• Utilise analytical tools such as decision trees, estimation, hypothesis testing, time series, regression, probability theory and descriptive data analysis to access, describe and evaluate public sector financial performance 
  • Critique relevant case studies to enhance own understanding of real-life development finance situations as captured in financial statements and other public expenditure documents.

 

Core content

  • Methods of resource allocation
  • Public sector financial performance
  • Budget construction
  • Cost control
  • Key performance indicators
  • Market testing and outsourcing
  • Private finance initiatives
  • Public private partnership
  • Methods of resource allocation
  • Internal accounting measures

 

Assessment

40% class mark; 60% examination

 

Pre-requisites for this module

None

 

EEG501                     Finance and Economic Growth                                                 12

Purpose

The module provides students with the opportunity to review a selection of analytical models as a platform for an in-depth analysis of the critical role of finance in money in economic growth and development.  

Outcomes

The student will be able to

  • Describe and critique Keynesian and post-Keynesian perspectives on finance and growth, both exogenously and endogenously and in terms of McKinnon-Shaw and Schumpeterian frameworks
  • Describe and explain an imperfect informational paradigm
  • Point out, describe and critically analyse the links between saving, investment and economic growth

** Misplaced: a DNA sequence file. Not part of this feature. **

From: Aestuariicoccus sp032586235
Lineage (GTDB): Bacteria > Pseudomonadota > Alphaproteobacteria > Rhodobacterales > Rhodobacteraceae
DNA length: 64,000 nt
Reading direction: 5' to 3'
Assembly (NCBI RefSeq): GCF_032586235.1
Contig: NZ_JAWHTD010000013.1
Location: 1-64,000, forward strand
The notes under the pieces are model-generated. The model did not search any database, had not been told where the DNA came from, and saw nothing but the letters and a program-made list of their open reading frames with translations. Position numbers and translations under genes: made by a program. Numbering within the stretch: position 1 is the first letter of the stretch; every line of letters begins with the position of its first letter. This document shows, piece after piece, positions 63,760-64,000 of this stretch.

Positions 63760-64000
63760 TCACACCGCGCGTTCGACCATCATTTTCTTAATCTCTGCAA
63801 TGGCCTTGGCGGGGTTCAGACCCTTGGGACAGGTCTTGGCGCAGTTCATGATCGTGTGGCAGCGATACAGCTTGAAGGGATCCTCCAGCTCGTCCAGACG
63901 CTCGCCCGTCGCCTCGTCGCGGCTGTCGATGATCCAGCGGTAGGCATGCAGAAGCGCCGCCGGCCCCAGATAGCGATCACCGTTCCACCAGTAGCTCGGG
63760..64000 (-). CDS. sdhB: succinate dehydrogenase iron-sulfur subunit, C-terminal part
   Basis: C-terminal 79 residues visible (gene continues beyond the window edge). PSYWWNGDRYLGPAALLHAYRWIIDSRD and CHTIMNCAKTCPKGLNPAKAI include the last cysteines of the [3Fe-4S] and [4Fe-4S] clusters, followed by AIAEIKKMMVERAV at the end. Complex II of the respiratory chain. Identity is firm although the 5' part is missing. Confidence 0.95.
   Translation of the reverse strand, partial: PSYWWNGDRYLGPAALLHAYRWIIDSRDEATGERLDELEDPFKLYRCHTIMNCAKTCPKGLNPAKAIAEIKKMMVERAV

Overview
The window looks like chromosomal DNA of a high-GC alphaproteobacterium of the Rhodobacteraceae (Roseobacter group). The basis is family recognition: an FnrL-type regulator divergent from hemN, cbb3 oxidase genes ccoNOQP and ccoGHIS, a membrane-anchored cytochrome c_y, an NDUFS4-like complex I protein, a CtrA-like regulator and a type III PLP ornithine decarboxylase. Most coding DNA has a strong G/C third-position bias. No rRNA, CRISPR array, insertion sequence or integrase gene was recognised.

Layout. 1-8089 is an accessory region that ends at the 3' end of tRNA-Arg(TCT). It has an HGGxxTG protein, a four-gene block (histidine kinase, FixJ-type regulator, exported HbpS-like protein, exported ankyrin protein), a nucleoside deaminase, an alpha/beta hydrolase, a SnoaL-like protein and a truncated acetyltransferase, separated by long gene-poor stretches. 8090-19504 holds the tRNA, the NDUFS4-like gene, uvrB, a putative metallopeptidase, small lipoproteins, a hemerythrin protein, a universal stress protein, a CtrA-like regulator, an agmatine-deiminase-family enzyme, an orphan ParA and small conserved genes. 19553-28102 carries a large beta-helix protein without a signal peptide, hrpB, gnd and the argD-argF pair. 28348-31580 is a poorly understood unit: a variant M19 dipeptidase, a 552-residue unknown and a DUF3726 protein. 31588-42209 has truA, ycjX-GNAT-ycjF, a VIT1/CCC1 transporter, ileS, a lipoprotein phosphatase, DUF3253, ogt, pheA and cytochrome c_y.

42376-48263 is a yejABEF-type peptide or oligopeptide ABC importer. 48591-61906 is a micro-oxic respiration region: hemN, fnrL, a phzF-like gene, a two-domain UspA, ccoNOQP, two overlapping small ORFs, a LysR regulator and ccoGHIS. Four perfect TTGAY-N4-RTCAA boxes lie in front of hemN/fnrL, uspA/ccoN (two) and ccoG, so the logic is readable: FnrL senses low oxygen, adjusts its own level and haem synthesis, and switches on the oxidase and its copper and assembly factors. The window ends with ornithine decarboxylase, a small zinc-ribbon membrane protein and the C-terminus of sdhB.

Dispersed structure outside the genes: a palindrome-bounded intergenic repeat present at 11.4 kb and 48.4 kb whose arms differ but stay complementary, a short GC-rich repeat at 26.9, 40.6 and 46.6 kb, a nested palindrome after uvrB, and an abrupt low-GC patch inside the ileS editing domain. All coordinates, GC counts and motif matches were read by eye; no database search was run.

• Critically review relevant empirical evidence drawn from documented case studies on finance, growth and development

 

Core content

  • Keynesian and post-Keynesian perspectives on finance and growth
  • Exogenous and endogenous growth literature
  • McKinnon-Shaw and Schumpeterian frameworks
  • Finance, growth and development in an imperfect informational paradigm
  • Link between saving, investment and economic growth
  • The link between the development of the financial system and growth and development
  • Empirical evidence (case studies) on finance, growth and development

 

Assessment

40% class mark; 60% examination

Pre-requisites for this module

None

 

EID501                       Issues in Development Finance                                     12

 

Purpose

The aim of the module is to provide students with insight into significant concepts, approaches and issues of policy relevant to financial and economic development processes.

 

Outcomes

Students will be able to

  • Describe, analyse and weigh significant development finance theories in terms of their relevant strengths and weaknesses in the context of emerging economies